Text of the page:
Ireland’s wild data is leaving economists stumped

Euro zone statistics have been seriously distorted by US tech and pharma groups that found a home in Dublin, writes FT columnist Martin Arnold

When more iPhones roll off production lines in China or a South Korean plant manufactures fewer drugs for Pfizer, it is hard to believe such shifts could seriously distort Europe’s economic data. But they do. In fact, they do so frequently.

The reason is that many of the biggest US technology and pharmaceutical companies have headquartered their international operations in Ireland to take advantage of the State’s relatively low 12.5 per cent corporate tax rate.

Groups such as Apple and Pfizer increasingly use contract manufacturing or merchanting arrangements to have their products made in low-cost countries, often in Asia, but they keep the intellectual property rights and income in their Irish subsidiaries.

So much of the revenue these companies record in their Irish units comes from activities that provide few jobs or incomes for residents of Ireland or of anywhere else in Europe. Yet they still have a large impact on perceptions about how the region’s economy is performing.


The latest example came when euro zone industrial production figures, published this month by the EU’s statistics arm Eurostat, showed month-on-month growth of 0.5 per cent in June, confounding analysts’ expectations for a slight decline.

The growth was entirely down to Ireland’s 13.1 per cent surge. Excluding “statistical quirks and distortions” in the Irish data, Mark Cus Babic, an economist at Barclays, calculated euro zone industrial production would have fallen 0.9 per cent in June.

While a double-digit percentage move in industrial production is rare for most countries, Ireland has recorded 14 of them in the past 24 months.

“Attracting these large industries to Ireland through the tax regime regularly causes havoc with Irish economic data,” says Stefan Gerlach, a former deputy governor of the Central Bank of Ireland who is now chief economist at Swiss bank EFG, adding that the issue “does little to enhance Ireland’s reputation”.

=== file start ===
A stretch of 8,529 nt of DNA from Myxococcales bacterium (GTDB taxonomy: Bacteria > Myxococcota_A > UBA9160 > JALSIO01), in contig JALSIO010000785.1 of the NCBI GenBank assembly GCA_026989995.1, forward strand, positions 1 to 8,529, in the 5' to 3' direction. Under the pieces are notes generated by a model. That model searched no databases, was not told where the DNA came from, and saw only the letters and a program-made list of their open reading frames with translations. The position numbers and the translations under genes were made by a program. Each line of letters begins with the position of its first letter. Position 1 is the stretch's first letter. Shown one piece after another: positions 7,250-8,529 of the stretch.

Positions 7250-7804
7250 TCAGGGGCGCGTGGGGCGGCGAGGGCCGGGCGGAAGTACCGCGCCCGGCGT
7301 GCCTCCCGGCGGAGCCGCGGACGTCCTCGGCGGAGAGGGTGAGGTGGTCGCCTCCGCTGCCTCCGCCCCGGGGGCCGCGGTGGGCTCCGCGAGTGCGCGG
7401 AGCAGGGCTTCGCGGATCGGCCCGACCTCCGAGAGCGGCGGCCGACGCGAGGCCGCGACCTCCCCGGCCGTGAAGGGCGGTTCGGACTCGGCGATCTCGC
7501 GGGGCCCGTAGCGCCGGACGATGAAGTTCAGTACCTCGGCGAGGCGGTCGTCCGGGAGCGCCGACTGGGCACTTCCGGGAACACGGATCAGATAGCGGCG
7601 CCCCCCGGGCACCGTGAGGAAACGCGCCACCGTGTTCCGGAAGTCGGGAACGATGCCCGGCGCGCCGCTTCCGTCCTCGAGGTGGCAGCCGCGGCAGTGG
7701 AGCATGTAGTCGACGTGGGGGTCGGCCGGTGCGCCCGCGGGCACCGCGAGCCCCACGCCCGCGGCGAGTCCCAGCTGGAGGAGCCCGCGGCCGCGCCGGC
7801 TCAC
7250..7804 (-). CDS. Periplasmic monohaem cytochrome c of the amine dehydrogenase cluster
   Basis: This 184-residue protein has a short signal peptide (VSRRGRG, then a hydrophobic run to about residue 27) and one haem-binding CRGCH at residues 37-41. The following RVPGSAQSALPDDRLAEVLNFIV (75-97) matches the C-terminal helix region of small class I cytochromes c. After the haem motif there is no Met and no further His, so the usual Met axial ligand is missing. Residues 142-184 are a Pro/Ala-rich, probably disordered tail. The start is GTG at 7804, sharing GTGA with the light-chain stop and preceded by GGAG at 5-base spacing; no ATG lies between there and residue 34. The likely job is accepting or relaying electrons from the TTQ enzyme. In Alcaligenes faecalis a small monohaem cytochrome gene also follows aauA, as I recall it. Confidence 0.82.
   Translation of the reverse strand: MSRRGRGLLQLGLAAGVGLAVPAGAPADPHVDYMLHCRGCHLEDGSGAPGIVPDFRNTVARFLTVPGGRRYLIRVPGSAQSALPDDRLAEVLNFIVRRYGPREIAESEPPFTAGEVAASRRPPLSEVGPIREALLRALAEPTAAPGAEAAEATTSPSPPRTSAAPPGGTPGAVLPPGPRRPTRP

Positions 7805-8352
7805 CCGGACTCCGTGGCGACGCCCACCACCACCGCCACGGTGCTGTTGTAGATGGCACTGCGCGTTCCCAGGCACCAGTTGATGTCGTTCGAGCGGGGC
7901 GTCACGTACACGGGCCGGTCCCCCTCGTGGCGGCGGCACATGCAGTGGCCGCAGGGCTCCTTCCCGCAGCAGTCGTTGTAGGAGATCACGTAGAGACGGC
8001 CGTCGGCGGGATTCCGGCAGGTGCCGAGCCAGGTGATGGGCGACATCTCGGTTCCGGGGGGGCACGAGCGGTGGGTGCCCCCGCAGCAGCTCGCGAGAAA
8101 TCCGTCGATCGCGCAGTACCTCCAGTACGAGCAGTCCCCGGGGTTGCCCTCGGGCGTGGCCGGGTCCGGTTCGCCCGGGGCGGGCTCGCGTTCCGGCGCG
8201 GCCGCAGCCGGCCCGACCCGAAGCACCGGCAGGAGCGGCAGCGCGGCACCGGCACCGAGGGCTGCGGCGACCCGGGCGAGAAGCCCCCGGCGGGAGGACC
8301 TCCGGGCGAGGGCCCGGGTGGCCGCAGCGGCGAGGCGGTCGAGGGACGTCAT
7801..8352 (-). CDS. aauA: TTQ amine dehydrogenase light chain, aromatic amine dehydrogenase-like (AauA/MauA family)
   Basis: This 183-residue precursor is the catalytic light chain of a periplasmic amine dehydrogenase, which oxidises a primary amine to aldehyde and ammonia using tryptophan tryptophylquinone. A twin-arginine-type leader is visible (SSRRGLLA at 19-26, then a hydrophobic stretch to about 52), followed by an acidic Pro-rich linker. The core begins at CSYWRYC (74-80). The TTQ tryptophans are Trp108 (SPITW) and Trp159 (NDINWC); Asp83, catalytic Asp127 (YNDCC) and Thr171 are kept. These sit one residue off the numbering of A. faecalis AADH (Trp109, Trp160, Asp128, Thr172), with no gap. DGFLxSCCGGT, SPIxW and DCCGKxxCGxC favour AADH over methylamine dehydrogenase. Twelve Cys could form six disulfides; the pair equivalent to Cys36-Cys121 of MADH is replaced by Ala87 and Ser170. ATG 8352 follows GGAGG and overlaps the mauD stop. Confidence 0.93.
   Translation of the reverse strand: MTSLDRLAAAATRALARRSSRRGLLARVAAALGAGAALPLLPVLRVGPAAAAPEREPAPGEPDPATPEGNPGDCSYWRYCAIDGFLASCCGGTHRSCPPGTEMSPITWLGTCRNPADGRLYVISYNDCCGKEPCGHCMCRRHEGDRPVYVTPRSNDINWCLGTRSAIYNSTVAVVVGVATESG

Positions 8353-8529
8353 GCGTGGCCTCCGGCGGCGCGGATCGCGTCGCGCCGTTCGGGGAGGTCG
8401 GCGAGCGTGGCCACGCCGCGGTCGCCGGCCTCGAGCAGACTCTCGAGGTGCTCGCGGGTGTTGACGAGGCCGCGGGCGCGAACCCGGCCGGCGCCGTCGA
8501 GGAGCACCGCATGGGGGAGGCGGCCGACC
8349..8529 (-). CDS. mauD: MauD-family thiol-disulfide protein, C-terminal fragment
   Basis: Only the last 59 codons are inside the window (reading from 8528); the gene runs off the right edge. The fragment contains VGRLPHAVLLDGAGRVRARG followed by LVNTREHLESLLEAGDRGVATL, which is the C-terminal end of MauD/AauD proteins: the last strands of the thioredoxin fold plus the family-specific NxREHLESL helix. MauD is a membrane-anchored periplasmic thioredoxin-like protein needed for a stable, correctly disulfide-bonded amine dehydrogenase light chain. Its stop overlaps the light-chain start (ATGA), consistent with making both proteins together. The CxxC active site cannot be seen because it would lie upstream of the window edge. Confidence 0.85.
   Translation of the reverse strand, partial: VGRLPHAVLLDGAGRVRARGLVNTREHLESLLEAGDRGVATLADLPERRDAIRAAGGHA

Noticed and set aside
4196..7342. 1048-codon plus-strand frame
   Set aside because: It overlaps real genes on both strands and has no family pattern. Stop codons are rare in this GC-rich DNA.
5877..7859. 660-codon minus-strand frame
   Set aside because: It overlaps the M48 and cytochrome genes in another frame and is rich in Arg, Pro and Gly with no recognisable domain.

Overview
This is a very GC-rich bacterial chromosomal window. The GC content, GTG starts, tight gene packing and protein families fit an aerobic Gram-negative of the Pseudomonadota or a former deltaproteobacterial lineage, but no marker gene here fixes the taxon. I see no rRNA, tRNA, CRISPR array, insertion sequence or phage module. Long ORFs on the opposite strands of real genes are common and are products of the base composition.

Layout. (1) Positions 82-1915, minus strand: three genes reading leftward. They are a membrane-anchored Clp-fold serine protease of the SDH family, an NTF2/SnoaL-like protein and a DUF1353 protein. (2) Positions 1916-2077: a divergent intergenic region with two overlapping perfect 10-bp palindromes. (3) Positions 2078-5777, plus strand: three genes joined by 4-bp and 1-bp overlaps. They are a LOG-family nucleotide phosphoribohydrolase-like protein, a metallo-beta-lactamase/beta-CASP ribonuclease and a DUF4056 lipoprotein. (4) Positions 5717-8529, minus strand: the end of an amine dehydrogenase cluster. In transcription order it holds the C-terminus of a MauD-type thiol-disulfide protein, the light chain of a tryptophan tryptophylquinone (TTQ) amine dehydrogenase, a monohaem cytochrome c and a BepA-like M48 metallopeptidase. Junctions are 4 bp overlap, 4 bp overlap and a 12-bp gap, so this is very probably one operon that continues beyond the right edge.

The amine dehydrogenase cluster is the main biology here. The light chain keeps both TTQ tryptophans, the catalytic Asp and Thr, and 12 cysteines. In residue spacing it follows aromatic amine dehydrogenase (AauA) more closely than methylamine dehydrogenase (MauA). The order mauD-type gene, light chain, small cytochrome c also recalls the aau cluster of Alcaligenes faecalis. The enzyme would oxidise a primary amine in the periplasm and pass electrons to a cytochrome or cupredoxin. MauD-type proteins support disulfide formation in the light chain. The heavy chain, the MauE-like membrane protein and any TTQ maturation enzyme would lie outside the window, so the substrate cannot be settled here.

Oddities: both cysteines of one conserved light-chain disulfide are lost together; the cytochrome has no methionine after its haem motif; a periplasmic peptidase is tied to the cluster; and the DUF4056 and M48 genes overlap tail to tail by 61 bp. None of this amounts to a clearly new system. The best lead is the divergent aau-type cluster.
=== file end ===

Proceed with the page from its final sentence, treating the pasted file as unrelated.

Melanie Debono, an economist at consultants Pantheon Macroeconomics, spotted another problem with Ireland’s contribution to the latest euro zone industrial production figures: they don’t add up.

Debono pointed out that when the subsectors were added up and weighted by their share of total output, the result was an overall decline of 0.6 per cent – rather than the rise of 0.5 per cent. “Something is wrong here,” she said.

Eurostat told the Financial Times that “some inconsistency” between the headline 0.5 per cent figure and the total of the subsector figures had been “caused by the data of one country”, which it refused to name.

The culprit? Almost certainly Ireland’s method for seasonally adjusting its data. The country’s Central Statistics Office told the FT that because it calculates each subsector separately to the overall industrial production figure, the total can differ from the sum of its parts.

Other euro zone members use the same direct seasonal adjustment method. But because their data is not as volatile as Ireland’s, it matters less.

Big swings in Irish industrial production even affect gross domestic product figures, including for the euro zone. In the three months to June, more than half the region’s 0.3 per cent growth from the previous quarter was due to Ireland’s 3.3 per cent expansion in the period.

The Central Statistics Office said much of the State’s second-quarter growth was “driven by increases in the multinational dominated sectors”. In other words, the activities of Apple, Pfizer and other big US groups such as Meta, Intel and Google – often in Asia – are distorting Europe’s GDP.

Analysts and officials are grappling for solutions. Oliver Rakau, an economist at consultants Oxford Economics, has gone as far as to suggest Eurostat should publish some economic data excluding Ireland “where the impact of the Irish data quirks is the largest”.

The country’s statisticians are considering switches to a different technique. In the meantime, they have attached a health warning to the industrial production data and suggested analysts take a “longer-term view”.

Ronan Dunphy, a research analyst at Irish brokerage Goodbody, said it tended to ignore the data that was “of very questionable value on a month-to-month basis”.

Ireland does benefit from multinational companies’ operations. They manufacture some products in factories there and their profits helped to boost Irish corporation tax receipts by 48 per cent last year to a record high of €22.6 billion.

But as long as it keeps warping Europe’s economic data, the artificial boost coming from Ireland’s tax-minimising guests will only intensify calls for action to tame the wild numbers coming out of the Emerald Isle. – Copyright The Financial Times Limited 2023